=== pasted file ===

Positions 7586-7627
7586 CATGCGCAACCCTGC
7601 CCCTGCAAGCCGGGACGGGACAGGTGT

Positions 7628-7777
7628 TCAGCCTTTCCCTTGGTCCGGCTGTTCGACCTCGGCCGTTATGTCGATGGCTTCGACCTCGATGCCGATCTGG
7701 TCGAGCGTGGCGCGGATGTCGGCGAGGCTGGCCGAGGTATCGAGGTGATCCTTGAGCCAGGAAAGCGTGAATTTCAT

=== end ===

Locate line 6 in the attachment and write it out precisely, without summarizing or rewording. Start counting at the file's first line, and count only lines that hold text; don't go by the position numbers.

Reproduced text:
7701 TCGAGCGTGGCGCGGATGTCGGCGAGGCTGGCCGAGGTATCGAGGTGATCCTTGAGCCAGGAAAGCGTGAATTTCAT